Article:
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Civil War Widow Kept Her Secret for Decades

As a teenager, Helen Viola Jackson married a 93-year-old veteran
By Newser Editors and Wire Services
Posted Jan 7, 2021 5:55 PM CST
Updated Jan 8, 2021 12:30 AM CST

(Newser) – Helen Viola Jackson's 1936 marriage to James Bolin was unusual, to say the least: He was 93 and in declining health, and she was a 17-year-old schoolgirl. Bolin was also a Civil War veteran who fought for the Union in the border state of Missouri. Jackson was almost certainly the last remaining widow of a Civil War soldier when she died Dec. 16 at a nursing home in Marshfield, Missouri. She was 101. Several Civil War heritage organizations have recognized Jackson's quiet role in history, one that she hid for all but the final three years of her life, said Nicholas Inman, her pastor. Yet in those final years, Inman said, Jackson embraced the recognition that included a spot on the Missouri Walk of Fame and countless cards and letters from well-wishers. "It was sort of a healing process for Helen: that something she thought would be kind of a scarlet letter would be celebrated in her later years," Inman said.

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Jackson grew up in the tiny town of Niangua. Bolin, a widower who had been a private in the 14th Missouri Cavalry seven decades earlier, lived nearby. Jackson's father volunteered his teenage daughter to stop by Bolin's home each day to provide care and help with chores. To repay her kindness, Bolin offered to marry Jackson, which would allow her to receive his soldier's pension after his death, a compelling offer during the Great Depression. Jackson agreed largely because "she felt her daily care was prolonging his life," Inman said. They wed on Sept. 4, 1936, at his home. During three years of marriage, there was no intimacy, and she never lived with him. She never remarried. After Bolin's death in 1939, she did not seek his pension. She realized the stigma of a teenager marrying a man in his 90s. In a 2018 oral history, Jackson said she never told her parents or anyone else about the wedding to protect their reputations. "I had great respect for Mr. Bolin, and I did not want him to be hurt by the scorn of wagging tongues," she said. After Bolin's relatives found out, they presented her with a framed photo of him. "She broke down and cried,” Inman recalled. "She kept touching the frame and said, 'This is the only man who ever loved me.'"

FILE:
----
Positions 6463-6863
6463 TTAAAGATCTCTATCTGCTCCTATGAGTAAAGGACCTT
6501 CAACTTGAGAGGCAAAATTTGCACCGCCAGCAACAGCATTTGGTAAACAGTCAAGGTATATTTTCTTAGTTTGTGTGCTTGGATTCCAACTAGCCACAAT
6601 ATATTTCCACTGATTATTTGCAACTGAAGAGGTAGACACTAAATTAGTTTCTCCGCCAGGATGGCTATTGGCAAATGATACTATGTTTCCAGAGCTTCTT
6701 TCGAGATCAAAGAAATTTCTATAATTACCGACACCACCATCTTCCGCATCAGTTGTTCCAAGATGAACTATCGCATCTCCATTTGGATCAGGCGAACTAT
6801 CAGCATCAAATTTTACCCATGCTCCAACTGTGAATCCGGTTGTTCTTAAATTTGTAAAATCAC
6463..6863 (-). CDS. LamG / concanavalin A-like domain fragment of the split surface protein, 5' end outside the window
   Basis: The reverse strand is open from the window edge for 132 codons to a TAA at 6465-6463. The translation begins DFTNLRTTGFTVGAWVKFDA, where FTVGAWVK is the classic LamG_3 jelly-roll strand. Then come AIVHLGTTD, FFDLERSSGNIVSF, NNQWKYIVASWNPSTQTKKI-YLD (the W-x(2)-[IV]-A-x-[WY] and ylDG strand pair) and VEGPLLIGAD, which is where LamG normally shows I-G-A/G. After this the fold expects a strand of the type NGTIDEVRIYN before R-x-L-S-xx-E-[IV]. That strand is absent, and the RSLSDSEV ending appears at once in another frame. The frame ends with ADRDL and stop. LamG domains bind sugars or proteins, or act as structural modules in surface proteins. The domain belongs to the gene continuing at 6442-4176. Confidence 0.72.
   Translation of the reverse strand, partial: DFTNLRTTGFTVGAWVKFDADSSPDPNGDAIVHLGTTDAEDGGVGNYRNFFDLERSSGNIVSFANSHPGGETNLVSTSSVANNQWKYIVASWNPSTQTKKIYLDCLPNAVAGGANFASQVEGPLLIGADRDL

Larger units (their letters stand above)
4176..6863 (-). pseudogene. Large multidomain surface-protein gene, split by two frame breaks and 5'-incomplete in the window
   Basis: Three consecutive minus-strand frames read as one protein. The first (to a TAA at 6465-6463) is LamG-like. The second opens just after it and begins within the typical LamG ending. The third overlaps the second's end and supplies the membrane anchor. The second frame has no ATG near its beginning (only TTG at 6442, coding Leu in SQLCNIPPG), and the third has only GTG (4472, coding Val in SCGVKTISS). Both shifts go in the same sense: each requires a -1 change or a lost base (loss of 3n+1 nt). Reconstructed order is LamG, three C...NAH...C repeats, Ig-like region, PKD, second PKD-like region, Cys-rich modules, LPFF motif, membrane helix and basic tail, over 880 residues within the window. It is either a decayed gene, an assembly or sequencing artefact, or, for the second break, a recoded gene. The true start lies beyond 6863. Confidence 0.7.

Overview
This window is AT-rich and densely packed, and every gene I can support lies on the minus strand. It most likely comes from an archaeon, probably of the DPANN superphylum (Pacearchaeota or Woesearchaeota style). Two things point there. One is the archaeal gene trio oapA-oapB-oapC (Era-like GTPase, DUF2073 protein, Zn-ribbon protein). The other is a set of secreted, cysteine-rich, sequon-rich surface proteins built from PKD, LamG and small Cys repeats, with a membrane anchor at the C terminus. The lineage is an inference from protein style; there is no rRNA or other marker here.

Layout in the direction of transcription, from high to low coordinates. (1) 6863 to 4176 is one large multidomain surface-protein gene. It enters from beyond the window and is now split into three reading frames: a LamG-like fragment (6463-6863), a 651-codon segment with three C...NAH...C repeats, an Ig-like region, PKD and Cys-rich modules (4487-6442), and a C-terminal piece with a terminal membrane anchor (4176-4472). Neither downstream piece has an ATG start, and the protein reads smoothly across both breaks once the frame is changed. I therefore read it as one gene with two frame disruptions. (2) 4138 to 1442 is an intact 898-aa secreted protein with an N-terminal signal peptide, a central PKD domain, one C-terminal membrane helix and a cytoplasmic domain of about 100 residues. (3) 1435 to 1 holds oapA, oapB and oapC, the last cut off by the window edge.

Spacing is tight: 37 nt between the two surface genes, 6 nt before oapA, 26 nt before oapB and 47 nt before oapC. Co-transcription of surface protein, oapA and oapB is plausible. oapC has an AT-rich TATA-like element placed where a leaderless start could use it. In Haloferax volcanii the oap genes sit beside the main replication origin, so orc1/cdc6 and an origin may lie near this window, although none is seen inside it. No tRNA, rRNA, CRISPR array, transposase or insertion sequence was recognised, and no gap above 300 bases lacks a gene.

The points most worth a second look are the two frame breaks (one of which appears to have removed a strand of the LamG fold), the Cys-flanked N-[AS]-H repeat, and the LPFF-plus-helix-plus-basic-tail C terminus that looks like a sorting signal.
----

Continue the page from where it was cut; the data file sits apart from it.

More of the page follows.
(Read more Civil War stories.)

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